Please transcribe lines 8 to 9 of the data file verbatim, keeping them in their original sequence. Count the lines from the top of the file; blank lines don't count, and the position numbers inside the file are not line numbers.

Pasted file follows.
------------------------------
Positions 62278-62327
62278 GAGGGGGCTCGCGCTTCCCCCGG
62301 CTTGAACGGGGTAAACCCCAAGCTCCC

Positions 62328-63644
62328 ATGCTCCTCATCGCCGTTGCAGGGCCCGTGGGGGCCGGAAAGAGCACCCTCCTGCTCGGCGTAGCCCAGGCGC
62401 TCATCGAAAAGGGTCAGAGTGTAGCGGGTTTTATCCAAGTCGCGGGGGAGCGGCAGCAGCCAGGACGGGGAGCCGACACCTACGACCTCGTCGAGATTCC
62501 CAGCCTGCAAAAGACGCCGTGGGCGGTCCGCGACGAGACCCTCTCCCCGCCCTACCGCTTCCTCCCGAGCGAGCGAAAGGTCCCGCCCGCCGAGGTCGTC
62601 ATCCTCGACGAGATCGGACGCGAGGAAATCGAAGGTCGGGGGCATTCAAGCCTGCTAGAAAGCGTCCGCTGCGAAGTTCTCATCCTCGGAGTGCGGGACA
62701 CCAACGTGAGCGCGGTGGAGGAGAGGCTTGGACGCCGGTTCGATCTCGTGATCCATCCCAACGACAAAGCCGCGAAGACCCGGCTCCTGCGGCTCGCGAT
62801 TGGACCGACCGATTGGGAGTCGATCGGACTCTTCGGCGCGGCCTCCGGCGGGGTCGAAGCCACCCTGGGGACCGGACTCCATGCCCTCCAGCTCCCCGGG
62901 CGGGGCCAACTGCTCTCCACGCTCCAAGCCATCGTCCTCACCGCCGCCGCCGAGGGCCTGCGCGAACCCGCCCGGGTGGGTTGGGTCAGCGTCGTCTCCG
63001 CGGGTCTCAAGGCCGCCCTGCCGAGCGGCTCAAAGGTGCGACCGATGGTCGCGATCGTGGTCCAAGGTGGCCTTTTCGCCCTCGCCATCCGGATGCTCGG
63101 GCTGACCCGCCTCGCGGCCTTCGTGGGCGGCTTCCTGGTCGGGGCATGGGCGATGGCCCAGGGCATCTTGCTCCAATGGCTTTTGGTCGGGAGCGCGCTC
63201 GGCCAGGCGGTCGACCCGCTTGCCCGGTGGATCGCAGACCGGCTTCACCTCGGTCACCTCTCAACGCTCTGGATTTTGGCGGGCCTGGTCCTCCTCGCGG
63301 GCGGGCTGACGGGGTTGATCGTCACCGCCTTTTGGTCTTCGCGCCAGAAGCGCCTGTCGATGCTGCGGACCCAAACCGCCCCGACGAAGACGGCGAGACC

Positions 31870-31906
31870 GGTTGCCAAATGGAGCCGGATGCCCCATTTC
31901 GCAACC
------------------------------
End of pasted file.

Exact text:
62601 ATCCTCGACGAGATCGGACGCGAGGAAATCGAAGGTCGGGGGCATTCAAGCCTGCTAGAAAGCGTCCGCTGCGAAGTTCTCATCCTCGGAGTGCGGGACA
62701 CCAACGTGAGCGCGGTGGAGGAGAGGCTTGGACGCCGGTTCGATCTCGTGATCCATCCCAACGACAAAGCCGCGAAGACCCGGCTCCTGCGGCTCGCGAT